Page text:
Devon to Cornwall

After our lovely trip out to the Hartland Coast, it was time to stretch our legs closer to home the next day. The lovely Sapphire (Sapphie) was happy to act as our guide on an expedition along the Tarka Trail.

The Tarka Trail is an 180-mile (290 km) walking trail in Devon that happens to run right past Pat & Adrian’s house. We’d walked part of it on our last trip, but there was so much more to explore. This time, instead of heading toward Bideford, we went in the direction of Torrington.

Sapphie kept us entertained along the way, picking up tiny sticks and holding onto them like dog cigars.

We followed alongside and eventually crossed the River Torridge as we continued on our walk.

The Tarka Trail is very popular, especially on a nice day, and we passed many cyclists and fellow dog walkers. Unlike our own pups, Sapphie doesn’t care about bikes or barking at other dogs one bit, just calmly plodding alongside. She is partial to a rabbit though!

We made good time so we decided to aim for the Puffing Billy Cafe in Torrington, a great destination to have as our turning point. A significant portion of the Tarka Trail was once railroad, and Puffing Billy is an old station.

It was the perfect spot to relax and have a classic Devon cream tea, maybe the best of the few we had. Look at those fluffy scones!

With the day heating up, it was time to return to Landcross and a relaxed afternoon in the sunny conservatory.

The next day, we were off early in our rental car for the drive to Cornwall, with a few interesting places on the itinerary. About an hour in, we got to our first stop, Bodmin Moor. I’d seen that there were a couple ancient stone circles just off the main road and was really keen to check those out.

The first of the stone circles, and it turns out the only one publicly accessible, was the Trippet Stones. Out on the windswept and overcast moor, with no one but a farmer on a quad bike in the distance in sight, it was a pretty incredible spot.

With estimates placing the Bronze Age Trippet Stones anywhere from 1700 to 2300 BC, they’ve understandably suffered some damage. Out of what is thought to have been 26 original stones, eight remain standing, with others having disappeared or been repurposed over the centuries, and some toppled on the ground. Over the years, farm animals have found the ancient stones make great scratching posts, so some had bits of fluff clinging to them, and erosion at their bases.

Even as a shadow of its former Bronze Age glory, it’s a powerful place.

Standing amongst the stones, you can truly feel the history. I haven’t been to Stonehenge, but I think I much prefer being alone in a profound, ancient place like this, something I noticed when visiting the almost deserted acropolis of Rhodes when compared to the swamped and cordoned-off Parthenon. When it’s quiet, you can sense the immense passage of time, the often-missed deep connection with the past. Bodmin Moor itself, with the exception of some roads, has probably looked much the same for the past 4,000 years.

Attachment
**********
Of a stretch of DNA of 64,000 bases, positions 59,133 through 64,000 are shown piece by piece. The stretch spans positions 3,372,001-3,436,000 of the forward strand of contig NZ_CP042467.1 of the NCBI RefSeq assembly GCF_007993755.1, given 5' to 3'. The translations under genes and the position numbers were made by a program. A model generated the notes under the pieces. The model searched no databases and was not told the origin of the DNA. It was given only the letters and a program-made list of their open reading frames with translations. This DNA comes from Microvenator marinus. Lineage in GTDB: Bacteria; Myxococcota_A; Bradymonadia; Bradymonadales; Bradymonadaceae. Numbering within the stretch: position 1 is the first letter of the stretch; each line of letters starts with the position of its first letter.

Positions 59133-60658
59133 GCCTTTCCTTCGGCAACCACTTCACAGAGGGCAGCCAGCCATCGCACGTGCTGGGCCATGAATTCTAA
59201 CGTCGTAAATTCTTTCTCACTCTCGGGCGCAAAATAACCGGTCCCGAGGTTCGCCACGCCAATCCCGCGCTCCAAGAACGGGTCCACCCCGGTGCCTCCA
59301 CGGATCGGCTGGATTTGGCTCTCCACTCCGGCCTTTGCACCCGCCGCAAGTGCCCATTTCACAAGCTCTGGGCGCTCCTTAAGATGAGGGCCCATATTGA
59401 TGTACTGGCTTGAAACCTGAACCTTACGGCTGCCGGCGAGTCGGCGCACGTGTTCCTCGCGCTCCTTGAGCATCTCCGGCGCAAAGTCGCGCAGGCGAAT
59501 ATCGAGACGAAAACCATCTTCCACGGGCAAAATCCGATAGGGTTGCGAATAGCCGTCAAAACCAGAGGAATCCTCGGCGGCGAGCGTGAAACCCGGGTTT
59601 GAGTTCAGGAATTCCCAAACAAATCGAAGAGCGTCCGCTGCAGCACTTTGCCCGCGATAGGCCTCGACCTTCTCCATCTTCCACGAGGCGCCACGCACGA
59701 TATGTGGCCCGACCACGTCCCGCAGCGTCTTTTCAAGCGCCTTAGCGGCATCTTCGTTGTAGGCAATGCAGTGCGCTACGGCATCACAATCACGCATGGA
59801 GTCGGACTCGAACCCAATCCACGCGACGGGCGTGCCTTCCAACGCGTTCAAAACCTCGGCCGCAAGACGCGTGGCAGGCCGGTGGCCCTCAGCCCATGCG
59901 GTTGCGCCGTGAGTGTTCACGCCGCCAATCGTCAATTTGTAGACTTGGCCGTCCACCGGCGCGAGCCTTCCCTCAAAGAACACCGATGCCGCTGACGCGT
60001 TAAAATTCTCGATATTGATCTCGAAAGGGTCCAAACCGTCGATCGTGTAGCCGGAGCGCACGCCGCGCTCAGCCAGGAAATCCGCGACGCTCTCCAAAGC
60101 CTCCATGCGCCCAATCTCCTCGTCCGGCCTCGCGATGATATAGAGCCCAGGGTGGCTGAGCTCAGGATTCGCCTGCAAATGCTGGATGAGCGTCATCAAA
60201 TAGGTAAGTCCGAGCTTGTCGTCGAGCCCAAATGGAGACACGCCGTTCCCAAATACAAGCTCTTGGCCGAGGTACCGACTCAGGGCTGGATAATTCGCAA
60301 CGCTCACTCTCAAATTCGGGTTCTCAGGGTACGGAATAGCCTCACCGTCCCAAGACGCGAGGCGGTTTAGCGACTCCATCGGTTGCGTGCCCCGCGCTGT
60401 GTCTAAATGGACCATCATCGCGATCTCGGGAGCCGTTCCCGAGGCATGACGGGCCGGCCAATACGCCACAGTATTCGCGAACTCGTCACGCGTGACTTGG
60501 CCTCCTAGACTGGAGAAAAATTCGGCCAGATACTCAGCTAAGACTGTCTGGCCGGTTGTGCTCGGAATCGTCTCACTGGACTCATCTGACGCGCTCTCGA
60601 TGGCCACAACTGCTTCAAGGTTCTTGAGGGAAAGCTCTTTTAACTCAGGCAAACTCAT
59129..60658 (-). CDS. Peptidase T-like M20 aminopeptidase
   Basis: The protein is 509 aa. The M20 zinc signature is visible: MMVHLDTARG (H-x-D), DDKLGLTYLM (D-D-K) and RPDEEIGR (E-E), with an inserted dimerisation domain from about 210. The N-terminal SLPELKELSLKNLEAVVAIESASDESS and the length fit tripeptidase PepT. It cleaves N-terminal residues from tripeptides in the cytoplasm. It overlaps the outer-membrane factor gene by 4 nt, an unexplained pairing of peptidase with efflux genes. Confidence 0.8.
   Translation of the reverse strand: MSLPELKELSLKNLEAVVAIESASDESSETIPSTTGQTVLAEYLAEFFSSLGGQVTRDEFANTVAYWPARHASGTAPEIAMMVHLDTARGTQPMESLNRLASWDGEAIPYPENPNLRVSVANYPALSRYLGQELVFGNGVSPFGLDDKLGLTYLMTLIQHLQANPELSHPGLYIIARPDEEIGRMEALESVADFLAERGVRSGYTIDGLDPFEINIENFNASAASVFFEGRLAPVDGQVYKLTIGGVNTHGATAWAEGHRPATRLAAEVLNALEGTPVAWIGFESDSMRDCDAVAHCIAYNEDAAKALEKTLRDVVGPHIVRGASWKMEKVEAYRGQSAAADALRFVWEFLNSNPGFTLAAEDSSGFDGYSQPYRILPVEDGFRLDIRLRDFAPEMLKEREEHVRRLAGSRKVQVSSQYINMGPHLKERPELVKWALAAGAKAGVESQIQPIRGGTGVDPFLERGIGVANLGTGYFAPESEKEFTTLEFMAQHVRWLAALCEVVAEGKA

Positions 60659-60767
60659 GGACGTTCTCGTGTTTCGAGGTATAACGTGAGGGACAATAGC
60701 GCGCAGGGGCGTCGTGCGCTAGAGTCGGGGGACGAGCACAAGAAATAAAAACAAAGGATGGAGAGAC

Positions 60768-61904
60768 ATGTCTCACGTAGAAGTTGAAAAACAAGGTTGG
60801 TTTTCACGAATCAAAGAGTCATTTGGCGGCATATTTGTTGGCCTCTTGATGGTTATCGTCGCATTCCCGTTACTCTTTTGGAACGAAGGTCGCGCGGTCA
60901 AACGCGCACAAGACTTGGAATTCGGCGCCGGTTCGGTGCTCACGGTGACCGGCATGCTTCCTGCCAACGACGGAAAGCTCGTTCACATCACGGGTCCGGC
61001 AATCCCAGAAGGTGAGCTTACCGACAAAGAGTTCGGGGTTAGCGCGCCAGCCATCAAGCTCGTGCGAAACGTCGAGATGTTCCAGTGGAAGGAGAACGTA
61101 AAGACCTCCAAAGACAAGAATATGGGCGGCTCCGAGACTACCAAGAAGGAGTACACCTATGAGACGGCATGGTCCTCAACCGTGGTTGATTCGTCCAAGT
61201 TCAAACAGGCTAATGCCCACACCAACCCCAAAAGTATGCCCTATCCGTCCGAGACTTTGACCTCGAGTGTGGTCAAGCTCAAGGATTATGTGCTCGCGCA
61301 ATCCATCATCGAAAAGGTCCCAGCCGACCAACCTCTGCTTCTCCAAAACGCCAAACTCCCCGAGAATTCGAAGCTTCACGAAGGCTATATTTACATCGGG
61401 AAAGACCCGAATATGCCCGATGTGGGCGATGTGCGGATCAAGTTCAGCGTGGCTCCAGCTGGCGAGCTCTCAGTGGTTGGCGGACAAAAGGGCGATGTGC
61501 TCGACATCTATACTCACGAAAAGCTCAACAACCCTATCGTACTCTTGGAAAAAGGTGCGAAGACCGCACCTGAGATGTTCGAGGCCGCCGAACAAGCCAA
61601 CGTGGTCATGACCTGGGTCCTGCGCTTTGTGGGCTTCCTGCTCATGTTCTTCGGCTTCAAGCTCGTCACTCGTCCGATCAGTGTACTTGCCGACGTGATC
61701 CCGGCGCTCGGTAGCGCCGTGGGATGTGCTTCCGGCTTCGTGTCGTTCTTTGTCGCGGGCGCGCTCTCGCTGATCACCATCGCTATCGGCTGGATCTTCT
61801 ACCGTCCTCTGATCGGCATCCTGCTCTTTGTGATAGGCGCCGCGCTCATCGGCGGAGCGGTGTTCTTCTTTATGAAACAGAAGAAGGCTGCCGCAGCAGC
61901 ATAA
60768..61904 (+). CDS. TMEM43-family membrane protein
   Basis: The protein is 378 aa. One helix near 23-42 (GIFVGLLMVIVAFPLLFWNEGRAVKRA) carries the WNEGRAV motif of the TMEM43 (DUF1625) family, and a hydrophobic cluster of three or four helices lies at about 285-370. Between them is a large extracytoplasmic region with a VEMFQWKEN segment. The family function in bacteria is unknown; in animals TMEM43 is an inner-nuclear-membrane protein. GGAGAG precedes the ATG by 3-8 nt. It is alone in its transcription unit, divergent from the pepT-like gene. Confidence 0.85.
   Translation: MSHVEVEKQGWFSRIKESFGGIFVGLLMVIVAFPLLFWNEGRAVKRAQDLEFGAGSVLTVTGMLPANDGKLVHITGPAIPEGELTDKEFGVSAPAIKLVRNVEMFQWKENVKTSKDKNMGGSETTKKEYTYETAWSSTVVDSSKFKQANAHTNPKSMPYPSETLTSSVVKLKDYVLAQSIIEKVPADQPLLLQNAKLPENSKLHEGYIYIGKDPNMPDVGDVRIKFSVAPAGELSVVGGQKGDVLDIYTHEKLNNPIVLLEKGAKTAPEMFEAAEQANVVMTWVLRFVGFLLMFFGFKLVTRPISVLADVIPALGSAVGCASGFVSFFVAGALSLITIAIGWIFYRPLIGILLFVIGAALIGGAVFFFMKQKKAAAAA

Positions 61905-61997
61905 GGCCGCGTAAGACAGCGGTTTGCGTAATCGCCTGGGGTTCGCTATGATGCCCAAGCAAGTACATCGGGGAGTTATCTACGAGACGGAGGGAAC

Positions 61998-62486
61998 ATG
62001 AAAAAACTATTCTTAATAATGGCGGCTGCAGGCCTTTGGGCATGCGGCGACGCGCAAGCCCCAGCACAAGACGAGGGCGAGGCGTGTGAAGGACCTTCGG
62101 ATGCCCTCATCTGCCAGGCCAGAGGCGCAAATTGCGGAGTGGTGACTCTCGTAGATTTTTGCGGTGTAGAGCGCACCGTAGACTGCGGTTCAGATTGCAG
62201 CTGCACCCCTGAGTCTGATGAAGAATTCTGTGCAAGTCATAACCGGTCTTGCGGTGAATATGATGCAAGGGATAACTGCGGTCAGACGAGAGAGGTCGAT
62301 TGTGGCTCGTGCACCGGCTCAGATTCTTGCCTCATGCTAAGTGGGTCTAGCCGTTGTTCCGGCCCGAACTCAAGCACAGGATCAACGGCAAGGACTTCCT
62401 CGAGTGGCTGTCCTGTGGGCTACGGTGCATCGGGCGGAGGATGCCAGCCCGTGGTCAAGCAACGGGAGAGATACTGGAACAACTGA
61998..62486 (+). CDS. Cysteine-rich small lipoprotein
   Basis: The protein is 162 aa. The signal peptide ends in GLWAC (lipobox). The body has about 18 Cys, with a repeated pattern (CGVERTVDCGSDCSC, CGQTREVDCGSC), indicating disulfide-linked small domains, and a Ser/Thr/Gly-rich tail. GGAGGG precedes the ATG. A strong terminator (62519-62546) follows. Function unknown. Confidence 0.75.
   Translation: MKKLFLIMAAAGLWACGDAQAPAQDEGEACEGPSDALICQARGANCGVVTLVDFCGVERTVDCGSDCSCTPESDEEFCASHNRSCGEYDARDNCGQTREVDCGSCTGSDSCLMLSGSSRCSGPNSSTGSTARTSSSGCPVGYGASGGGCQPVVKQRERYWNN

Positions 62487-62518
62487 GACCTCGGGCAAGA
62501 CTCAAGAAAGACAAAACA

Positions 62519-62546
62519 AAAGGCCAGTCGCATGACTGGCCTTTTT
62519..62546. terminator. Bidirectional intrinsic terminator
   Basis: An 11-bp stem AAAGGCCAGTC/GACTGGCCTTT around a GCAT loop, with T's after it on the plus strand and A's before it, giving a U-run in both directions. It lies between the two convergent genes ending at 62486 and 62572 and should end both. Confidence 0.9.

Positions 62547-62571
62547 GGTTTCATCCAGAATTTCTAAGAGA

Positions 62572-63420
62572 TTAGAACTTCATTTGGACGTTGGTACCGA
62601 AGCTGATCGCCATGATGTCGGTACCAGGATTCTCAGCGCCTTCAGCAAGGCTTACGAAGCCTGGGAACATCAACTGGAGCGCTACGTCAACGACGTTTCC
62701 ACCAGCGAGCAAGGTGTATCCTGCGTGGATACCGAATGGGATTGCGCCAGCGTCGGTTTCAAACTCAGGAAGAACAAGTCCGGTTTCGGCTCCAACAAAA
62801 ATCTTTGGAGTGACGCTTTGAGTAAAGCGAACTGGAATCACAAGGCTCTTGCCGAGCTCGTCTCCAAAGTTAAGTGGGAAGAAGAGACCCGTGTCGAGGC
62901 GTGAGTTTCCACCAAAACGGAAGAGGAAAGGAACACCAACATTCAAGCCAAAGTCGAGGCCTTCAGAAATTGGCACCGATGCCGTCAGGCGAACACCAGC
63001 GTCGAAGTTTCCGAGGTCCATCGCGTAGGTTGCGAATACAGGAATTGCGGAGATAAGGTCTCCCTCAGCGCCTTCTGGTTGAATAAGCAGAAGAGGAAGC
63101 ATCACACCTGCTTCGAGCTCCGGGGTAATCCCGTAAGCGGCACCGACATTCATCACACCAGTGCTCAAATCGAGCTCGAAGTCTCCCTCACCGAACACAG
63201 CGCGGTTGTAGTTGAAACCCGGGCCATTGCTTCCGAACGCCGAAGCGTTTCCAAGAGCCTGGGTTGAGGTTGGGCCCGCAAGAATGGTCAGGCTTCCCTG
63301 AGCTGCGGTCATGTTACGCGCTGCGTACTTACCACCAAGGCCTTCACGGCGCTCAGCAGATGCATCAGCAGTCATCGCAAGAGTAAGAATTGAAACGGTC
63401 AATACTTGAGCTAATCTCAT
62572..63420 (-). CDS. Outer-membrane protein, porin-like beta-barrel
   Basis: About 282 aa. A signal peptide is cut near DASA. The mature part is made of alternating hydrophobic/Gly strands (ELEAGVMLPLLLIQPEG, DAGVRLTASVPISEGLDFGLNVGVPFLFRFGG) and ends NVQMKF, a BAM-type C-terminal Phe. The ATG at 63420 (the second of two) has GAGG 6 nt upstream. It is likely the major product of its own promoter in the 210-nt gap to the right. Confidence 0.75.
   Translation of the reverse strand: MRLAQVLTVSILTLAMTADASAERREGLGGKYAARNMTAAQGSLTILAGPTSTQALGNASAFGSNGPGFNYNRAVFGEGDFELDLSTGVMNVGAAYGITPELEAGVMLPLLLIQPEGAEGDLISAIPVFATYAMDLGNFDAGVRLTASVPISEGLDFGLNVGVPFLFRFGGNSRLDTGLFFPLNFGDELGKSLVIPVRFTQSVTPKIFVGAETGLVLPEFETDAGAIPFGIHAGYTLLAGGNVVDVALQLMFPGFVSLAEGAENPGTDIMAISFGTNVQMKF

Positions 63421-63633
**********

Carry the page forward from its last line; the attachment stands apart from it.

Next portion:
We could just make out the nearby Stripple Stones on a ridge, but a private farm stood in between, and we didn’t have enough time to try and find our way there.

The Trippet Stones, “trippet” being an allusion to dancing, are thought to be named for young maidens who were turned to stone for cavorting on the Sabbath. I wonder how they feel about livestock using them as scratching posts, after all these years?

Back on the road, we had to navigate around a flock of sheep on the motorway onramp, before heading to the Roseland Heritage Coast. Our destination was the charming seaside town of Portloe.

After navigating the VERY narrow road into town (thanks again Andy), we parked up and set out to explore. Our first adventure was the coastal path, towards West Portholland.

Winding up and down the hills along the coast, we were treated to incredible views along the narrow path.

We didn’t have enough time to go all the way to Portholland, but we got to see it from afar before turning back toward Portloe.

There’s no such thing as a bad vantage point around here. Portloe was everything I pictured and more when it comes to the charming Cornwall coast, like an English Santorini. We’d love to come back sometime and stay a couple nights.

The streets were very quiet on a Wednesday morning, but I can imagine it gets busy during the summer holidays.

We had planned to have lunch at the Luggate Hotel, the white building on the right, but the restaurant wasn’t open yet. Instead, we continued to explore the back streets before heading back to our car.

Bunting was out in full force here, like everywhere else, ahead of the Queen’s Platinum Jubilee.

I don’t think you can get any more quaint or idyllic than Portloe. Hopefully we’ll be back one day for a longer visit, but as for this time, we had to head off for our pre-booked time slot at the epic Eden Project. More to come on that soon!

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